Ours was an arranged marriage. Not that I had much choice in the matter. It was the norm those days. So when I came to know that people would be in that evening to ‘view’ me, I took it in my stride.
I had my own views on the subject, of course. Not that anyone was interested enough to ask me what those were. I don’t think any thinking woman enjoys being paraded before the critical eyes of a family that has come to inspect the goods as it were.
Preparations were afoot in the kitchen. Something nice was being made for the awaited guests. Since I had very communicative parents, I did not have any inkling as to who exactly were coming!!
I was in my simple cotton sari, sans any jewelry, looking just as any girl would, on a normal day at home. Thankfully no one had asked me to deck myself up. It would have been so demeaning to adorn myself to be shown off!
Around 5-30p.m. some cars stopped outside and disgorged the people traveling within. My aunt, who had accompanied the guests, wrinkled her nose in disapproval at my attire. The simple white cotton sari with prints on it was not to her satisfaction. Where was the silk sari, the flowers and the oodles of jewelry, her eyes seemed to ask. I thanked my lucky stars that she hadn’t reached earlier. She would have had me look like one of those filmi heroines!! Now that the women folk among the guests had already seen me in all my glory as it were, there was no point! So she left me alone.
The women made small talk with me. We seemed to have some common acquaintances. It turned out that some people I knew at the Sarada Mutt where I was teaching were related to them. I smiled politely and answered their questions. It gave the visitors proof that I wasn’t dumb and deaf!!
Soon the call came for me to move to the drawing room, where the men were sitting. Luckily for me, I did not have to go in with the traditional tea/coffee tray. I walked in. Wonder of wonders, I was offered a seat and asked to sit down! Normally, you may even be left standing at the door, answering umpteen questions.
There I was seated and ready to answer the next set of questions. College, studies, job, all found its way into the questionnaire. I looked straight at the person asking me the questions. Not left not right! Finally, the kind gentleman remarked, that though he was the one asking the questions, the person I would be interested in was sitting across him on the opposite side and to take a good look at him. I obligingly shot a swift glance, before I looked away. All I could make out was this tall person, sitting straight and serious. Not bad for a swift glance I guess.
Then the elders decided that we should get to talk each other. Thank God for small mercies! I walked into the room this serious guy was seated in. He is this young Captain in the army. He tells me about his work, how he is posted to the field area every two years and how I will have to fend for myself during those times. Sounded easy to me back then. ‘Fine’ was my attitude! A few more sentences and we were done. Couldn’t keep the elders waiting or questioning looks would be in order.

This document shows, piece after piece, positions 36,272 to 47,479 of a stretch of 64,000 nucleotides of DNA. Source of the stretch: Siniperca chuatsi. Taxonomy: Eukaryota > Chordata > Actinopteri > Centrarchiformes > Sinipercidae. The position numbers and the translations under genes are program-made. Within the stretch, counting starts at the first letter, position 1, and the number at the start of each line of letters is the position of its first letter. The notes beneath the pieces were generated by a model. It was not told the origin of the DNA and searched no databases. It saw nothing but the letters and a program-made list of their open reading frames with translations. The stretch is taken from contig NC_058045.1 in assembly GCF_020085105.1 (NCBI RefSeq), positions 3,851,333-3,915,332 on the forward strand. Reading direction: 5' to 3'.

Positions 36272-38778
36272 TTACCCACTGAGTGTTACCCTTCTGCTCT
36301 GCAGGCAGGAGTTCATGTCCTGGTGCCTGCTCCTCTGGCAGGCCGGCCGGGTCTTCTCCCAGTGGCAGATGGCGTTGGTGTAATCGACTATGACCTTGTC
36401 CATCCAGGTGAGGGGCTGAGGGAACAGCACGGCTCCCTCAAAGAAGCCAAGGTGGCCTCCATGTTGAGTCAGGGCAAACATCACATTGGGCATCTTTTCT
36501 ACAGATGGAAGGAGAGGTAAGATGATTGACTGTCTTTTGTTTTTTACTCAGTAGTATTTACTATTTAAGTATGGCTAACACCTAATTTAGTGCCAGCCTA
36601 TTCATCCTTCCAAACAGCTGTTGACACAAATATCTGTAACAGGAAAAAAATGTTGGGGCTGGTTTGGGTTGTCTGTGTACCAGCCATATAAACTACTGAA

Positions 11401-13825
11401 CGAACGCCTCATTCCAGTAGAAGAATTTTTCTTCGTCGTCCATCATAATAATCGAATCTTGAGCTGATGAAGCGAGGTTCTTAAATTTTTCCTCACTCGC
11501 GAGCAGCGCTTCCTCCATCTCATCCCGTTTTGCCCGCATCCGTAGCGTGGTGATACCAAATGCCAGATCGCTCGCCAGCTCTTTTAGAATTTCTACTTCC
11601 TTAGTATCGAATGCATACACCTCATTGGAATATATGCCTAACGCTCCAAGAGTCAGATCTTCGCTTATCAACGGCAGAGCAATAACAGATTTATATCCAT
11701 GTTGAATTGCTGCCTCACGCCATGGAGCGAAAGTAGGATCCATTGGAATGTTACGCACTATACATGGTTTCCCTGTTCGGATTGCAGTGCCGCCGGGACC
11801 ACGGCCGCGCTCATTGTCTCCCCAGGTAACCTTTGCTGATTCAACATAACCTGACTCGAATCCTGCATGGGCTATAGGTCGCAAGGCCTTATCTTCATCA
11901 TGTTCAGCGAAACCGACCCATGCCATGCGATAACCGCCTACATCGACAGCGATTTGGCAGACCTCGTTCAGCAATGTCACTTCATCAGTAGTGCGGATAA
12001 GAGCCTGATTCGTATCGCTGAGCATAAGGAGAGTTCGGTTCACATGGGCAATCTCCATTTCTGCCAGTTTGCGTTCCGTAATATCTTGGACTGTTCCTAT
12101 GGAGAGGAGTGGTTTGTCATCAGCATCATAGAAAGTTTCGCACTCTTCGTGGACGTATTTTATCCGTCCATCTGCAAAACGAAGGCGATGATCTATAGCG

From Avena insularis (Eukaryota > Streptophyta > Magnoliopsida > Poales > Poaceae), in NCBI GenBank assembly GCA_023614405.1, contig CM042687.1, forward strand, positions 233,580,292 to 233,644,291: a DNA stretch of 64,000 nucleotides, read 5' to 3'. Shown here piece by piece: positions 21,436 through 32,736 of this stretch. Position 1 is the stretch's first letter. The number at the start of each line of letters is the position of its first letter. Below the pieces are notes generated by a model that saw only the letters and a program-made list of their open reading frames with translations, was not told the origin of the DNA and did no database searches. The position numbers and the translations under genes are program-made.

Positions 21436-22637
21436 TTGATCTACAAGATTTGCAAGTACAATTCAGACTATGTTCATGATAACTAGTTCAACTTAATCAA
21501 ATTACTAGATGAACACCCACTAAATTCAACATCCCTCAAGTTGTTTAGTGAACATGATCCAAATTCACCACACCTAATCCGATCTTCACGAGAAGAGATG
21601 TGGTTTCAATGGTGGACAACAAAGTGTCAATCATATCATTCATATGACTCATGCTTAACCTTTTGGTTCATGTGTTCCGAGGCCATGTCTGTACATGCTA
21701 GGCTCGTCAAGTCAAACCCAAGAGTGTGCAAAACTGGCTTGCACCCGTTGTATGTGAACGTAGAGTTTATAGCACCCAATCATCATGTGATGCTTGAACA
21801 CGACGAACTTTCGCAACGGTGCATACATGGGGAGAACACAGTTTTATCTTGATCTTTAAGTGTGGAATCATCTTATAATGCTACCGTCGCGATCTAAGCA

He stood up to leave and I followed suit. That’s when it struck me. He was so very tall! Not satisfied with the 6+ feet of his own, he was wearing boots that made him look even taller and here I was in my no-heel home wear sandals and five feet nothing.
It must have struck him too coz he said,
“I hope you don’t mind my being so tall!”
For the first time in her life, the tongue-tied girl, who remembered the best rejoinders, seconds, minutes, hours, days or sometimes even months later, (still does for that matter) smiled and retorted promptly,
“I hope you don’t mind my being so short!”
He laughed out at the answer.
The ice was broken.
The day was 17th August 1982.
* * *
The marriage scene is not a lot different almost a quarter century later. Check out these hilarious takes on bride-viewing in Kerala (though I don’t think the pattern is any different anywhere else in our country, only the finer details differ) from Silverine. Though it is written in a lighter vein hidden in it you will find some sad truths (take special note of the most important step the bride takes, the time taken for taking an intelligent and informed decision on one of the most important decisions of your life, the profound discussion that precedes it) which should jolt you and me and everyone else awake from collective lethargy. If it doesn’t, it is even sadder. And by the way, it is written by someone from the next generation to mine.
And yes I know, the majority will not agree with me!! But then I have always maintained that I am ‘different’! 🙂
Show-cased post reposted from shail-mohan blogs at sulekha.com